We were told that Luke would get sicker, but we only expected things to go wrong that were heart-related. We were wrong again. All kinds of things started to go wrong all over Luke's body. One of the down sides to the ECMO is instead of your body parts getting a pulsating flow of blood like they woud when your heart beats, they get a continual steady stream of blood. The kidneys really don't like this. So this pulse problem coupled with the 27 minutes of arrest on Monday caused Luke to go into kidney (renal) failure. He stopped making urine and doing other things that kidneys are supposed to do like regulate potassium and calcium levels and make red blood cells. Wednesday morning they told us that Luke would have to go on dialisis because his potassium levels were getting dangerous. So they again transformed his hosipital room into an operating suite (they did this when they took him of ECMO) and put in a dialisis catheter into his abdomen and started his dialisis treatments. Because of going on dialisis, Luke's fluid levels and body chemistry, primarily his glucose levels and blood pressure, are constantly out of whack.
Also Wednesday morning at 6:00 and 6:45, my mom and I witnessed Luke have two siezures. They don't know why he had these siezures, but it probably has to do with either the 27 minute arrest, the bleeding in the brain caused by ECMO, or both. They will do a Head CT later when Luke is stable enough to move to the CT lab.
Luke is also having trouble with the circulation in his right leg. They had an arterial line in his right foot, but somehow it caused a blockage in the veins of some kind, causing his leg to become engorged with blood. His leg has been purple from the knee down and incredibly swollen.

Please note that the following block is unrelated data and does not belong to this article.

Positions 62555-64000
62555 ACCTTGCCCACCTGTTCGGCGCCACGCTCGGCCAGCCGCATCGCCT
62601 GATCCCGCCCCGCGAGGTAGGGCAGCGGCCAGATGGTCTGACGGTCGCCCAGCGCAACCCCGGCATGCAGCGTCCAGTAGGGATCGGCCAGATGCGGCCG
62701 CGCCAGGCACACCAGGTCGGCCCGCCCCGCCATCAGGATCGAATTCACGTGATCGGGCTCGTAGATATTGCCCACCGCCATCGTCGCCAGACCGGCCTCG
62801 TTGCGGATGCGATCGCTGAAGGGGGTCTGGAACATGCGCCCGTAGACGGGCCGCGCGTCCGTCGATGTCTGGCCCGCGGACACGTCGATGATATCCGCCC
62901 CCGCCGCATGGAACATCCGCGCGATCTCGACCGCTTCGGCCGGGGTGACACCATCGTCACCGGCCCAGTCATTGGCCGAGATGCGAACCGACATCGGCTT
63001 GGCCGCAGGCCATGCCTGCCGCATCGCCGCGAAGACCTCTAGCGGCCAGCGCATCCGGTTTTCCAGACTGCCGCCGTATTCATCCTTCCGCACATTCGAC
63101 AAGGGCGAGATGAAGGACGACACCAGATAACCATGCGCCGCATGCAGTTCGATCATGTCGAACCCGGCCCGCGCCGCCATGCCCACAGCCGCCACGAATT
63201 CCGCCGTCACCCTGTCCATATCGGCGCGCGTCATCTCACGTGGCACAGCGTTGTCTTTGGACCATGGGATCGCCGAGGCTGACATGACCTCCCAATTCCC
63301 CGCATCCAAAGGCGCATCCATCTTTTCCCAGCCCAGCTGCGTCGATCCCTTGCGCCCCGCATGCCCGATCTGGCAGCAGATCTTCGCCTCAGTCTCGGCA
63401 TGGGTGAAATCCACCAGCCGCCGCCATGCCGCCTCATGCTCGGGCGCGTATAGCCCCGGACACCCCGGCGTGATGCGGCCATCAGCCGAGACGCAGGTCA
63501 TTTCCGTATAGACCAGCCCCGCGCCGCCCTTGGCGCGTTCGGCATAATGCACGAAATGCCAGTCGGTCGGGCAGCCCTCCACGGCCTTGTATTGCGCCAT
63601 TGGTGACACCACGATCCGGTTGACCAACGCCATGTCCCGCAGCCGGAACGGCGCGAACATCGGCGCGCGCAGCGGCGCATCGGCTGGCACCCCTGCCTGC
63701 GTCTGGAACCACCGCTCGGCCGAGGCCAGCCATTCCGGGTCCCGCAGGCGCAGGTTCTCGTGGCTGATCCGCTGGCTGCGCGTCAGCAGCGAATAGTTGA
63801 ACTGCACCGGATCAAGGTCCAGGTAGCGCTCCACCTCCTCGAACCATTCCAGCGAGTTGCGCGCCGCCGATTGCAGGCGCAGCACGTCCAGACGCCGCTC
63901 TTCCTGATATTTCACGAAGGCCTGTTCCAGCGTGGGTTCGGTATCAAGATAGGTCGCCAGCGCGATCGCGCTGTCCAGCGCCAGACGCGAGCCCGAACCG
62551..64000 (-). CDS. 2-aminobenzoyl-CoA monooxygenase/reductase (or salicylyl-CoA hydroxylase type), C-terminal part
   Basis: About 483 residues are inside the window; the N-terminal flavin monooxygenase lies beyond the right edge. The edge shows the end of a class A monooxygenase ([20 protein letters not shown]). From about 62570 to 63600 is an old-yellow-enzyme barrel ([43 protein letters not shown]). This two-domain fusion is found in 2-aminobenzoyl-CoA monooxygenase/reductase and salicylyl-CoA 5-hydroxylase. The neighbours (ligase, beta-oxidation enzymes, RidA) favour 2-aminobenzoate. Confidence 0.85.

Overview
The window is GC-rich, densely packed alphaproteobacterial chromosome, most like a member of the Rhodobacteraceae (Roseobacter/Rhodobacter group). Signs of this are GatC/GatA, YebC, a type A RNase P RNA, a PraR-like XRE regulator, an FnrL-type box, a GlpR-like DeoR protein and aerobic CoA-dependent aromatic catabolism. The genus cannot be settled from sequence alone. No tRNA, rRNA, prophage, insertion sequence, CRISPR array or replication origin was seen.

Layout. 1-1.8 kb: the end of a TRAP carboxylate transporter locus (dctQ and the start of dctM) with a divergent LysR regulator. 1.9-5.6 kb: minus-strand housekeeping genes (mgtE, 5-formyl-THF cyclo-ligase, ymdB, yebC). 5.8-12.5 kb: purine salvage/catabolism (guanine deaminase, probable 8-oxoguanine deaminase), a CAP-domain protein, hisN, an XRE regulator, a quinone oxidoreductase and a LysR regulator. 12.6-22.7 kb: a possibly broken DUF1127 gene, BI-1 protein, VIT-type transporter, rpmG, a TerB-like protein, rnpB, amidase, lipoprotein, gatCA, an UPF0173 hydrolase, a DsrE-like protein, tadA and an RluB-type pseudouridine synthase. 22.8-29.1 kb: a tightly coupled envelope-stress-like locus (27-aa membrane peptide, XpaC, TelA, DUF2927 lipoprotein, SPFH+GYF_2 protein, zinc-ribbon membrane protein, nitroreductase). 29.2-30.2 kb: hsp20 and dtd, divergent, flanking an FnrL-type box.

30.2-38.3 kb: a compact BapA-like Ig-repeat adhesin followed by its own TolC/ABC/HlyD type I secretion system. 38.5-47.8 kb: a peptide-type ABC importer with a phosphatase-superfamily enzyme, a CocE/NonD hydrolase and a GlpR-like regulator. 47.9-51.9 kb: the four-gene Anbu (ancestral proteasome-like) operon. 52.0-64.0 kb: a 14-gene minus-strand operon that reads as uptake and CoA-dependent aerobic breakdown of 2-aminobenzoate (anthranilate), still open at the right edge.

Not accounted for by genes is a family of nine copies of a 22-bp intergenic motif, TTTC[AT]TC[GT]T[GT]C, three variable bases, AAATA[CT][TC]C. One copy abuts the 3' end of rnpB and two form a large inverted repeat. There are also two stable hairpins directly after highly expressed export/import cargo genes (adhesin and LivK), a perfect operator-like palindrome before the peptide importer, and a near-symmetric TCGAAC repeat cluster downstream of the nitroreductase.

Wednesday was a nightmare, and I admit I had several moments when I wondered why we were putting him through so much. It was difficult for me to comprehend that his heart isn't the only thing we have to worry about. It's so incredibly frustrating to have things that are supposed to help him, like ECMO and dialasis, end up causing more and more problems for Luke to surmount.
Yesterday and today though, we feel that Luke has turned a corner. Instead of getting progressively worse, they seem to be getting better bit by bit. David and I arrived at the hospital this morning to meet the smiles of his cardiologist and his surgeon. They announced that he's making a little bit of urine now, the swelling in his body is going down, so they may be able to close his chest on Monday. They both were quite encouraged, which as you can imagine is quite a relief to David and me. His blood pressure is becoming more steady, and it looks like we have his chemistry levels under control for the time being. His little leg is even headed towards the right color, though it's still very swollen.
We've had an extremely long week, and the road will still be longer. We need to pray that function will return fully to Luke's kidneys, that his heart and lungs will continue to get stronger so we can get off of the pacemaker, and that God has protected Luke's brain from any damage in function through the 27 minute arrest and siezures. We need strength to keep going with Luke through this. I knew this was going to be very hard, but I didn't expect it to be THIS hard. I'm thankful that my mom and dad are still here to support us. They will go home on Monday. David's sister is getting married today, so David has gone for the day to see her get married. He'll return late tonight. Please pray that nothing critical happens while he's gone.
Thank you all for your continued prayers and support. We love you.
Rachael & David